WOMEN, MINORITIES, AND PERSONS WITH DISABILITIES IN SCIENCE AND ENGINEERING – 2004 DATA FROM NSF
Women are an increasing share of degree earners and graduate students in S&E and the geosciences. Women earned over half of S&E bachelor's degrees and 37 percent of S&E doctoral degrees in 2001. In the geosciences, women earned 41 percent of the bachelor's degrees and 32 percent of the doctoral degrees. In 2001, women constituted 41 percent of all S&E graduate students, and 42 percent of graduate students in the geosciences, up from 34 and 31 percent respectively in 1991.
Data on underrepresented ethnic minorities -- Blacks/African-Americans, Hispanics/Latinos, and American Indians/Alaska Natives -- show steady, although small, increases in the number of S&E degrees earned, however the geosciences remain predominantly white and male. In 2001, 87 percent of the geoscience bachelor's degrees were earned by whites, compared to 67 percent of biological sciences bachelor's degrees, 71 percent of mathematics bachelor's degrees, and 69 percent of physical sciences bachelor's degrees. Out of 106,648 Black/African-American bachelor's degree recipients in 2001, only 56 got their degrees in geosciences. As one goes up the educational ladder, the numbers get smaller. Underrepresented minorities constituted 5 percent of graduate geoscience enrollment and 10 percent of graduate S&E enrollment in 2001. Among U.S. citizens and permanent residents, 4 percent of geoscience doctorates and 9 percent of S&E doctorates and were earned by underrepresented minorities.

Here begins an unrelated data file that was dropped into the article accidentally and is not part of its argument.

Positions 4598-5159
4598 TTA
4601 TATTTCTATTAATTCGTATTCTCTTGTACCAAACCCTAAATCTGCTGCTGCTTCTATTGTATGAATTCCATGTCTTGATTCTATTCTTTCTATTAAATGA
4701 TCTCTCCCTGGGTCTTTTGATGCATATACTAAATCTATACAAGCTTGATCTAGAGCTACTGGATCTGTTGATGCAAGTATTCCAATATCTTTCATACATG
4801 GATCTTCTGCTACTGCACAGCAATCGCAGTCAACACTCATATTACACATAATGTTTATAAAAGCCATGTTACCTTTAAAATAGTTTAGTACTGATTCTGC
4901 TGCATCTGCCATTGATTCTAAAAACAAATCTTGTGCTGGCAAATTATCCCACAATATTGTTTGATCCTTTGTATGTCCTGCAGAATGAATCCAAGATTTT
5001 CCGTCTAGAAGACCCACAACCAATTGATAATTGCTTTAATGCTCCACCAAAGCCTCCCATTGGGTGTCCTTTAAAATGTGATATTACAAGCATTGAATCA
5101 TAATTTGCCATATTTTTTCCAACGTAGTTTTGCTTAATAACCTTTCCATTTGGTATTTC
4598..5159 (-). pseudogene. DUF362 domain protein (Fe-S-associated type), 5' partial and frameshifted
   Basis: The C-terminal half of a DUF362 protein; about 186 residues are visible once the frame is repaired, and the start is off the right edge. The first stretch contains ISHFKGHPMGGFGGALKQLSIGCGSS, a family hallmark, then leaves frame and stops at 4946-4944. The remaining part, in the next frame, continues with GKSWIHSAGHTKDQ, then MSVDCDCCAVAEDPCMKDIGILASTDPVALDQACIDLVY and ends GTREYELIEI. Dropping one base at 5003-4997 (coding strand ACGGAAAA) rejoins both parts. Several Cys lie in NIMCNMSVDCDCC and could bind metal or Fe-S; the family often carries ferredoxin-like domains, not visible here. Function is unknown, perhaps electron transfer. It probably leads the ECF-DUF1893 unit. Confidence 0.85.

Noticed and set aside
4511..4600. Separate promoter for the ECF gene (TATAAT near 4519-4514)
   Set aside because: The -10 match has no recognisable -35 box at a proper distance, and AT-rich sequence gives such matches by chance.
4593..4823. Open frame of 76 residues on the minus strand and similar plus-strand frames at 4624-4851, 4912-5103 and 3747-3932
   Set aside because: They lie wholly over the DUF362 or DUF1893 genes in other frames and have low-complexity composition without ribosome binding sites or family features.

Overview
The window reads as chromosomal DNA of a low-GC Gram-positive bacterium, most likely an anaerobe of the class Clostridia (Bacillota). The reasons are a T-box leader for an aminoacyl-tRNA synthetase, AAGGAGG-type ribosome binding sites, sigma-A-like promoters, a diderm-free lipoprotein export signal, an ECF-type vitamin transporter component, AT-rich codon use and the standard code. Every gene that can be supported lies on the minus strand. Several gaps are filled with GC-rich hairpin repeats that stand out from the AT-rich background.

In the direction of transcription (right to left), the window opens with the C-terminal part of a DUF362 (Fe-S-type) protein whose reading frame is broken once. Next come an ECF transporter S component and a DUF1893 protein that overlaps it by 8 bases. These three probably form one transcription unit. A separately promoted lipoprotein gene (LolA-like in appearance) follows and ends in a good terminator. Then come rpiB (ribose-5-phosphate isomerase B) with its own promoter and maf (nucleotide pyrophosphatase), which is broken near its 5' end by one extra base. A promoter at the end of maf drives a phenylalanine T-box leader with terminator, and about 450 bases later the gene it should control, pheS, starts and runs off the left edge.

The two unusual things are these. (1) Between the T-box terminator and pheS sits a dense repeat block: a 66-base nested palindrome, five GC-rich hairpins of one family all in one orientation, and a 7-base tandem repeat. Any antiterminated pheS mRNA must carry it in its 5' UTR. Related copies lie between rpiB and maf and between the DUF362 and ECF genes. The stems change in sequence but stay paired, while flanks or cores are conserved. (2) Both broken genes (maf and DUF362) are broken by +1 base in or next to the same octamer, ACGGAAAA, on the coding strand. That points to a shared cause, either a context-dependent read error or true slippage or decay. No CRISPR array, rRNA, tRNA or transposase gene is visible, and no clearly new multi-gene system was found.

As is the case in S&E as a whole, geoscientists with disabilities make up a very small proportion of doctorate recipients and employed geoscientists. A little more than 2 percent of geoscience doctorate recipients in 2001 had disabilities. Persons with disabilities constituted 7 percent of all employed geoscientists in 1999 and 5 percent of employed geoscientists with doctoral degrees in 2001.